October 11, 2006

The road to the NL pennant runs through the apple

Jay Jaffe at Baseball Prospectus writes about the Mets and the hardships they had to endure right before the playoffs and how they overcame them:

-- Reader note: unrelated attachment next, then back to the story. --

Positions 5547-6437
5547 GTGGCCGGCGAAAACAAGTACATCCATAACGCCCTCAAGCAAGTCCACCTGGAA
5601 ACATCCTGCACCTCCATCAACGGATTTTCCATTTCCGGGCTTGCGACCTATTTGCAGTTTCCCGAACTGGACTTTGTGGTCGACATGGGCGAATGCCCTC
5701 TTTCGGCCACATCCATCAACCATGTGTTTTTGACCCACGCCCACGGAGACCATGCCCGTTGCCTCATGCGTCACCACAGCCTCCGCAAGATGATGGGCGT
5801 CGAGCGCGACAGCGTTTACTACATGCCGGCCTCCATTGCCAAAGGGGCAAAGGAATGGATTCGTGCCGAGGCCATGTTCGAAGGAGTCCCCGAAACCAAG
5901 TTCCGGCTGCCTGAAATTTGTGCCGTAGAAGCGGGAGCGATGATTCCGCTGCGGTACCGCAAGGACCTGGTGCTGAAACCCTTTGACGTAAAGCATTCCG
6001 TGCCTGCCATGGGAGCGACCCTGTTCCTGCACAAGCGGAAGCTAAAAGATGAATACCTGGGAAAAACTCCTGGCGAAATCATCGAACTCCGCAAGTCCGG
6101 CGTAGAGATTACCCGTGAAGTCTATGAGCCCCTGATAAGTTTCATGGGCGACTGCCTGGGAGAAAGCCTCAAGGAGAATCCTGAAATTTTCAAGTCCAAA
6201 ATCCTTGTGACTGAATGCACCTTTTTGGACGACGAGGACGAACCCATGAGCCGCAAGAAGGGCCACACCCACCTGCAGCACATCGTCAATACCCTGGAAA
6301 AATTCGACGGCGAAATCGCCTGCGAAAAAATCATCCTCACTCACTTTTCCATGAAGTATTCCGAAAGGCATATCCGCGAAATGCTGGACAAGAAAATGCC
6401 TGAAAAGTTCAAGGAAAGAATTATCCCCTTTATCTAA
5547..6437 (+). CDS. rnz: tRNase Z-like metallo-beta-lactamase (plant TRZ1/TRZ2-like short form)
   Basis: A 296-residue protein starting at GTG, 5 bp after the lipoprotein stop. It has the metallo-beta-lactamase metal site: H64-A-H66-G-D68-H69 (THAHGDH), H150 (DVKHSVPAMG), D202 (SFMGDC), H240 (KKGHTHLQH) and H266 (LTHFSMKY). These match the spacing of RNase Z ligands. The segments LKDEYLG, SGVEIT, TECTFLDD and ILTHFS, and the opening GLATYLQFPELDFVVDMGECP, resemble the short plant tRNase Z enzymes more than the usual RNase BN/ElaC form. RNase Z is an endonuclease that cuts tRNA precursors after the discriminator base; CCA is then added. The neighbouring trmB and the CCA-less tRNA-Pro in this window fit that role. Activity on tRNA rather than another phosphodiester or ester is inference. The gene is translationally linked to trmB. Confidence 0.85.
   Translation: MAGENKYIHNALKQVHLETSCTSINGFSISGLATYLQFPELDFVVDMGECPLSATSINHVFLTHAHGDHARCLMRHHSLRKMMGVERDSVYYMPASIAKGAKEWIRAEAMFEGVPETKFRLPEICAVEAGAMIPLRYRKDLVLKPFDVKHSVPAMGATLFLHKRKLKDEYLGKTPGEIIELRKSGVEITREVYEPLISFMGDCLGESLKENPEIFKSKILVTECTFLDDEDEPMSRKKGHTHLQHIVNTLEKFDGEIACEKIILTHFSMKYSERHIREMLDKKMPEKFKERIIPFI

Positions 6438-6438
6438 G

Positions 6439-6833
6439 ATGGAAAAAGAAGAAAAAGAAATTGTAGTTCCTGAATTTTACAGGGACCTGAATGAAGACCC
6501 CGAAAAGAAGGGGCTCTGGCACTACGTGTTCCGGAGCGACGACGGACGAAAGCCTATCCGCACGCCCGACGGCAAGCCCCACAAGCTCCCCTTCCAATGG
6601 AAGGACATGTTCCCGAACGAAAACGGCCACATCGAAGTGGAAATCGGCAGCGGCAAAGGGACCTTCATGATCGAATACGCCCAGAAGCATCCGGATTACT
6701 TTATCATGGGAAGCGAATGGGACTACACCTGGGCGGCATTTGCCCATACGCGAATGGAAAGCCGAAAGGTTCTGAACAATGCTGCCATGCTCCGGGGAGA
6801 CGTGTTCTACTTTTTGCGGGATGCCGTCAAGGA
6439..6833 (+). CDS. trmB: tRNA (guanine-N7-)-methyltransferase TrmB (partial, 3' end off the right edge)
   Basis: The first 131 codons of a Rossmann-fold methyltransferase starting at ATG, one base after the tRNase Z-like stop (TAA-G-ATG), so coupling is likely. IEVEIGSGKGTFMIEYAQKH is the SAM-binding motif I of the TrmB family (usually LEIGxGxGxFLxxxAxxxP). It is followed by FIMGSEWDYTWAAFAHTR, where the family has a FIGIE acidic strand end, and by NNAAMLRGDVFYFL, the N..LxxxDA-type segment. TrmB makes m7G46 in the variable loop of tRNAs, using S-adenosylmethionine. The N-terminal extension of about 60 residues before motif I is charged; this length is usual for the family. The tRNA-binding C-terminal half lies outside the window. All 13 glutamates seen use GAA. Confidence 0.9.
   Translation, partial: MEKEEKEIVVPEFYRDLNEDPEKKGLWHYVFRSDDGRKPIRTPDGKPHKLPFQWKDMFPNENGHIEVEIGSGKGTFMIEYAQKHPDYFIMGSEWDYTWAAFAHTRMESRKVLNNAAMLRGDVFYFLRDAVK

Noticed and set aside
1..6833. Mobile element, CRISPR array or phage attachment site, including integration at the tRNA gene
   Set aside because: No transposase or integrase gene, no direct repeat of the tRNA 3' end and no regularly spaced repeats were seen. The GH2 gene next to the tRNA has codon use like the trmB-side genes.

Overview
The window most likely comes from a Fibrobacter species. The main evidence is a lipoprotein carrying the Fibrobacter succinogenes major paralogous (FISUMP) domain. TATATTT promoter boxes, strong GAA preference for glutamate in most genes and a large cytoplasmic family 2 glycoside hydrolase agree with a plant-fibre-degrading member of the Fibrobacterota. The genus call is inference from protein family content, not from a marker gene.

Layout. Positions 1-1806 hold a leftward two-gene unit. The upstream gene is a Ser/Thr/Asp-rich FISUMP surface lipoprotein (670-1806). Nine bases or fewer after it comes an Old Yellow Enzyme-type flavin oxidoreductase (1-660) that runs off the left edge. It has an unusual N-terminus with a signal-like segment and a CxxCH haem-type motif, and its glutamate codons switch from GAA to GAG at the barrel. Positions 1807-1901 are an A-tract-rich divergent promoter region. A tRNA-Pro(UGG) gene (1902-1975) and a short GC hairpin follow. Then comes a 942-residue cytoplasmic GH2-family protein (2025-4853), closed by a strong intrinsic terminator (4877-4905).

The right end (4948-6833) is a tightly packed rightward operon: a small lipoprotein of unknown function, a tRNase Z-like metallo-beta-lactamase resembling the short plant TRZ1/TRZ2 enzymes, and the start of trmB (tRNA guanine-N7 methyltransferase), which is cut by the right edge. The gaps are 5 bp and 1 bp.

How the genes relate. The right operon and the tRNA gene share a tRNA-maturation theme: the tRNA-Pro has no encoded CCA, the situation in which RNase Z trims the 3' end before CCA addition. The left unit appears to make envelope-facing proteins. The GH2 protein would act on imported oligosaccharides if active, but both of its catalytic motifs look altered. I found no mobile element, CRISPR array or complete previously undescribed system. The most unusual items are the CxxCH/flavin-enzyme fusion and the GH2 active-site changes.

The beginning of the postseason marked a chance for Willie Randolph's Mets to consummate something the baseball world had anticipated for at least four months, the chance to show that their regular-season dominance was no fluke. Yet the run-up to the Division Series against the Dodgers brought disturbing news. Not only was ace Pedro Martinez, the symbol of the team's resurgence under Randolph and GM Omar Minaya, likely to miss a start due to his calf strain, but he was diagnosed with a torn rotator cuff that would knock him out into the middle of next year. The team's next pick to open the series, Orlando Hernandez, tore a calf muscle running in the outfield, knocking him out of consideration as well. Undeterred, the Mets retooled their postseason roster to play to their strength, a deep bullpen, and Randolph ably improvised his way through the series while the lineup punished nearly every mistake the Dodgers made. The result was a victory in straight sets, confirming that at the very least, the road to the NL pennant runs through the Big Apple.

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